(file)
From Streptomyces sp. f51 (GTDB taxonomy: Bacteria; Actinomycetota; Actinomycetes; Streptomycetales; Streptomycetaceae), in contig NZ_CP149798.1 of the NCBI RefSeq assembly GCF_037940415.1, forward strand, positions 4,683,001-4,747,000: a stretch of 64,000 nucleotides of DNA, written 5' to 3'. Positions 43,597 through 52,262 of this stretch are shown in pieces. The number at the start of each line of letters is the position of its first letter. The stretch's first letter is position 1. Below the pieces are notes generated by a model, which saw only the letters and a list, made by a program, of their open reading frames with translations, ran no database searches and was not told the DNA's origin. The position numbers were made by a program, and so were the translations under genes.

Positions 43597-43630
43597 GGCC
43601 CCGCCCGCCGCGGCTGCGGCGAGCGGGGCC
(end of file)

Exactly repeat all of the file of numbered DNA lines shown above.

From Streptomyces sp. f51 (GTDB taxonomy: Bacteria; Actinomycetota; Actinomycetes; Streptomycetales; Streptomycetaceae), in contig NZ_CP149798.1 of the NCBI RefSeq assembly GCF_037940415.1, forward strand, positions 4,683,001-4,747,000: a stretch of 64,000 nucleotides of DNA, written 5' to 3'. Positions 43,597 through 52,262 of this stretch are shown in pieces. The number at the start of each line of letters is the position of its first letter. The stretch's first letter is position 1. Below the pieces are notes generated by a model, which saw only the letters and a list, made by a program, of their open reading frames with translations, ran no database searches and was not told the DNA's origin. The position numbers were made by a program, and so were the translations under genes.

Positions 43597-43630
43597 GGCC
43601 CCGCCCGCCGCGGCTGCGGCGAGCGGGGCC